Palliative care referral to in the last 3 months of life
The reporting of palliative status gradually increased over the last 3 months before death, from 14.8% of patients 30 days before death to 46.9% at time of death. However, 53.1% of patients died without any reporting of their palliative status. This proportion was especially high for patients with myelodysplastic syndromes, chronic lymphoid leukaemia and chronic myeloid leukaemia (64.4%, 63.5% and 61.4%, respectively). Also, 6% of patients were admitted in palliative care units during their last 3 months of life, and 5.5% eventually died in palliative care units. We found only little variation according to the type of haematological malignancy (table 5), but considerable discrepancies across hospital facilities. The proportion of deaths occurring in palliative care units ranged from 0% in comprehensive cancer centres (0/1559) to 32.5% (728/1502) in private-not-for-profit clinics.
Our study shows high rates of treatment use in the last months of life of hospitalised patients with haematological malignancies. Overall, 25% of decedents received chemotherapy during the last month before death, 48% received blood transfusion, 12% had invasive ventilation and 18% died in ICUs. Furthermore, the use of invasive ventilation and haemodynamic support increased steadily during the last 3 months of life.
Patients with Hodgkin’s lymphoma or acute leukaemia died younger and had less comorbidities than patients with other haematological malignancies. These patients were also more likely to die in tertiary hospitals than patients who died from chronic lymphoid leukaemia or myelodysplastic syndromes. This may be due to the necessity for patients with Hodgkin’s disease or acute leukaemia to have access to highly specialised physicians and treatments. In addition, the overall prevalence of chemotherapy administration during the last month before death varied from <10% in patients with chronic myeloid leukaemia or myelodysplastic syndromes up to 30% in patients who died from non-Hodgkin’s lymphoma. Clinical factors most likely explain a large share of this variation: haematological malignancies have different levels of chemosensitivity, are more or less likely to induce severe cytopenia, have different prognoses and shape different end-of-life trajectories in terms of functional decline and psychological distress. In our opinion, these variations could also explain the considerable heterogeneity in the findings reported in previous studies, with rates of chemotherapy use in the last month of life ranging from 14% to 43%.9 20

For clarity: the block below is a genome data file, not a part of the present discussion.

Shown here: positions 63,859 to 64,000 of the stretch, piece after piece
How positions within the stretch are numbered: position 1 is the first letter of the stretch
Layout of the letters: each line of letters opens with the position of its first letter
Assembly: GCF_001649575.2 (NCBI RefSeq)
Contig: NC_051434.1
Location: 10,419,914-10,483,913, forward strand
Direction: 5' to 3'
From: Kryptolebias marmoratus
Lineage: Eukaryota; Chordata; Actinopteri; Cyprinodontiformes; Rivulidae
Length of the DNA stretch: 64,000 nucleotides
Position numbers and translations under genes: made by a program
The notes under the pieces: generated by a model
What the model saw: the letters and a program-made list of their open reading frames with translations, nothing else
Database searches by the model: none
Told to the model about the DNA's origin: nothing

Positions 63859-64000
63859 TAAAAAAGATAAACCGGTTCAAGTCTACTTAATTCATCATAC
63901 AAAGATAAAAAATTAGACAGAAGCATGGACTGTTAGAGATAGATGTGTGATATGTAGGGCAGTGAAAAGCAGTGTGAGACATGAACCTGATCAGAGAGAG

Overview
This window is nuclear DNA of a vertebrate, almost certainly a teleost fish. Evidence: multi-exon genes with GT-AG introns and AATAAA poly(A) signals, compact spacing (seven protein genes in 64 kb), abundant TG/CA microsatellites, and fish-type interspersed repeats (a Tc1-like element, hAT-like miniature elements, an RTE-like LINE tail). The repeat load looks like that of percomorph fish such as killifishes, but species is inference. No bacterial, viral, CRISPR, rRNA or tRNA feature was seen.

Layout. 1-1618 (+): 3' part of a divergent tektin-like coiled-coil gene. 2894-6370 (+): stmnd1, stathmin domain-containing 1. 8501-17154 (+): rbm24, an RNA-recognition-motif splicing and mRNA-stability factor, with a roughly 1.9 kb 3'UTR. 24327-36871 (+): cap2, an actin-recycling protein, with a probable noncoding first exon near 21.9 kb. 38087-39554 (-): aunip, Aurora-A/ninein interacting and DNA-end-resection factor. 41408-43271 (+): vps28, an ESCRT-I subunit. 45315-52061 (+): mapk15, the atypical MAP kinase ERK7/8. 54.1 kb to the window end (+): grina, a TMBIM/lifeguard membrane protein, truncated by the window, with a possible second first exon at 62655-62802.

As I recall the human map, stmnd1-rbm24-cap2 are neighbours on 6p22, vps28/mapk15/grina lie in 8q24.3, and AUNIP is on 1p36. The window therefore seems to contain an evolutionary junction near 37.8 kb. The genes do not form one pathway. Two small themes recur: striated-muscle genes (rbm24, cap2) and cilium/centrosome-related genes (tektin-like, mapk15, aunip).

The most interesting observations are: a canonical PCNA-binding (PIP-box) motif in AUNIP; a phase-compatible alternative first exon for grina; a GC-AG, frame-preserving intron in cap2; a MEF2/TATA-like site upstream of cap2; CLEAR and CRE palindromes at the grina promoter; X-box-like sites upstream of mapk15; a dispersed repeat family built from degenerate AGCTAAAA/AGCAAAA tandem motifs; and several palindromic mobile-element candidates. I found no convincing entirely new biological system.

Studies investigating ICU admission of haematology patients also showed contrasted results, with 19%–33% of patients dying in ICU.21 Our results show important variations between the different haematological malignancies (from 15% to 27%), thus suggesting disease-specific patterns of ICU referral near the end of life. For instance, it could be hypothesised that because of their higher survival rates, patients with Hodgkin’s lymphoma or chronic myeloid leukaemia were more likely to benefit from ICU care than patients with other haematological malignancies. However, these high rates of patients who died in ICU are a matter of concern, given that patients who die in ICU often experience greater physical and emotional distress and worse quality of life than patients who die at home with hospice care, and that their caregivers may have a higher risk of prolonged grief.22 Decisions to transfer patients with advanced haematological malignancies to ICUs should therefore be anticipated and carefully examined.23 24
Blood transfusion near the end of life is a critical issue in haematology, and is frequently continued close to death even in palliative care services.25 Classifying it as an ‘aggressive’ treatment is debatable. Because bone marrow failure is frequent in haematological malignancies, blood transfusion represents an early life-supporting intervention, often associated with brisk clinical improvement. At the end of life, these treatments might have been considered as a tool to improve the quality of life.26 27 On the other hand, blood transfusion may hinder death at home or in hospice, and contribute to prolong patients’ lives beyond their wish.28 29 Thus, the decision to continue or discontinue blood transfusion near the end of life should take into account both the patient’s needs in terms of comfort, the effectiveness of such treatments and the existence of other possible alternatives.30